AK: Why are coronavirus vaccination rates low in Valga and Pärnu counties?
ETV's weekly news show "Aktuaalne kaamera. Nädal" (AK) took a deeper look into why Pärnu and Valga counties have low rates of vaccination and why their citizens do not want to get vaccinated against coronavirus.
While the western island of Hiiumaa has Estonia's highest vaccination rate at 73 percent, Ida-Viru (51.51 percent), Valga (59.04 percent), Pärnu (61.75 percent) and Võru (59.45 percent) counties are trailing behind with the lowest coverage rates.
AK asked the Health Board (Terviseamet) for a greater breakdown of rates in each county's municipalities.
Ida-Viru County has Estonia's lowest vaccination rate. Around 53 percent are vaccinated in Narva-Jõesuu, 49 percent in Kohtla-Järve, 47 percent in Narva and 45 percent in Sillamäe.
In Otepää municipality in Valga County, 64 percent are vaccinated, in Tõrva municipality 60 percent and Valga municipality 48 percent.
In Võru County, Võru municipality is the least interested in vaccination - only 53 percent are vaccinated. In neighboring municipalities Setomaa and Rõuge, the vaccination percents are respectively 57 and 58.
In Tori municipality in Pärnu County, people are most skeptical about vaccines where 52 percent of the people are vaccinated. Under 60 percent are vaccinated in Pärnu, Häädemeeste and Saarde municipalities.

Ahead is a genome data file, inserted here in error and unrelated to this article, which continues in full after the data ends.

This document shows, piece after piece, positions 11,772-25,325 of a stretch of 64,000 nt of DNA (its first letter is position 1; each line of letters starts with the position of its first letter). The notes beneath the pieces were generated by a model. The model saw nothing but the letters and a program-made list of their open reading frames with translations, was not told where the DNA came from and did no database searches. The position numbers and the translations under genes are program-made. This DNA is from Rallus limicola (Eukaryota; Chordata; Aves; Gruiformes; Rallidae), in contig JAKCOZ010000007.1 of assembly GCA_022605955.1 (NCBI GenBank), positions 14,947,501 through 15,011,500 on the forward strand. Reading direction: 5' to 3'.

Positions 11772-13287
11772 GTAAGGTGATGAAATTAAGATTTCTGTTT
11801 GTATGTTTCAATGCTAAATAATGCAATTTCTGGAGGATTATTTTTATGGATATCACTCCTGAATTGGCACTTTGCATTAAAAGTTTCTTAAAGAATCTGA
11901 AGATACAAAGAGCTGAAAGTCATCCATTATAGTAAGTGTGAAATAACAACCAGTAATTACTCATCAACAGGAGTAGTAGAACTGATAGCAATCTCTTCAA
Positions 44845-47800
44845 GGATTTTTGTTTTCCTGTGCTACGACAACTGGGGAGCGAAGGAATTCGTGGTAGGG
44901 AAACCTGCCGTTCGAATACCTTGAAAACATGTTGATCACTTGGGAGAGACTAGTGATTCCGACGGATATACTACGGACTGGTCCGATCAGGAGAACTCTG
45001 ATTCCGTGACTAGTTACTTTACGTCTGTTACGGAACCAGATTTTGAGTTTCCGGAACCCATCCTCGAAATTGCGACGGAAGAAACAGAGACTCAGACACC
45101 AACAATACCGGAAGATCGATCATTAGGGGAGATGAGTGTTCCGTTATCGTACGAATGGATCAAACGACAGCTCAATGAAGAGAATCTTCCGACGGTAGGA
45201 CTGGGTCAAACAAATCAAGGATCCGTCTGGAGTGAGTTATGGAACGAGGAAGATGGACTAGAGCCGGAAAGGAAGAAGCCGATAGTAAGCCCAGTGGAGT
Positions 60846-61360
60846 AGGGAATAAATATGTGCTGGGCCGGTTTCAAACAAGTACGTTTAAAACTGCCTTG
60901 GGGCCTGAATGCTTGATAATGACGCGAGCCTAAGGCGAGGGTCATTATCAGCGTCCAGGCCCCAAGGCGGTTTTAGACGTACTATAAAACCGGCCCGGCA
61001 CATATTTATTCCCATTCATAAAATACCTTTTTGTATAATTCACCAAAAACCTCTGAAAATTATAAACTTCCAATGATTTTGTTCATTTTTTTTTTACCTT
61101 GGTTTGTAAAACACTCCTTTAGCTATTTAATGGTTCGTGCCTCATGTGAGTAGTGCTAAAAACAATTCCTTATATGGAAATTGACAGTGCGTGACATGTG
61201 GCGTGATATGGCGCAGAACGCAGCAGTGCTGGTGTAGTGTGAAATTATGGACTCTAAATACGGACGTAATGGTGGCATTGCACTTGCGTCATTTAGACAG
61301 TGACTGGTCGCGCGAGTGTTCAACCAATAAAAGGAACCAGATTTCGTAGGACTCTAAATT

However, on the island of Kihnu, which is part of Pärnu County, the vaccination rate stands at 70 percent.
AK took a deeper look at the reasons for low vaccination rates in Pärnu and Valga counties and spoke to the people who live there.
The vaccination coverage in Estonia's southern country Valga is 61 percent. While some locals AK spoke to are worried about the low rate, there are a lot of people in the city who have not been vaccinated and are not planning to do so either.
"It's a huge political mess. More political than medical. I'm too up-to-date with the world's mass media and don't trust Estonia's mass media at all. Vaccination doesn't protect people from anything. Vaccinated people get infected, [and] infect others. I am not an anti-vaxxer, but in the case of this virus, it doesn't help," said Valga resident Volli, who is not planning to get vaccinated in the future.
"I'm not going along with this global experiment," he said.
Another city resident Nikolai, said: "Why should I? I feel normal. People are dying. A 67-year-old man - dead. He was a healthy man, had the second dose, was in the hospital for a week and died."
Olga said: "I don't understand. One article says it's safe, another article [says] completely the opposite."
Locals who talk to Valga's residents a lot confirm that most who decide not to get vaccinated have similar reasons.
Hairdresser Girli said: "The difference in this region is that not a lot is happening. We are living at our own pace, there is not a lot of entertainment, people don't feel that they need a vaccination certificate."
Hans said: "One-third of our population is Russians, I don't know how the information reaches Russians and gypsies."
Flower shop owner Karin told AK: "There actually isn't a solution in Valga and at the same time, our shop is full of Latvians. They come to buy flowers here and at the same time, we have to go there with all these certificates and masks and they all come here."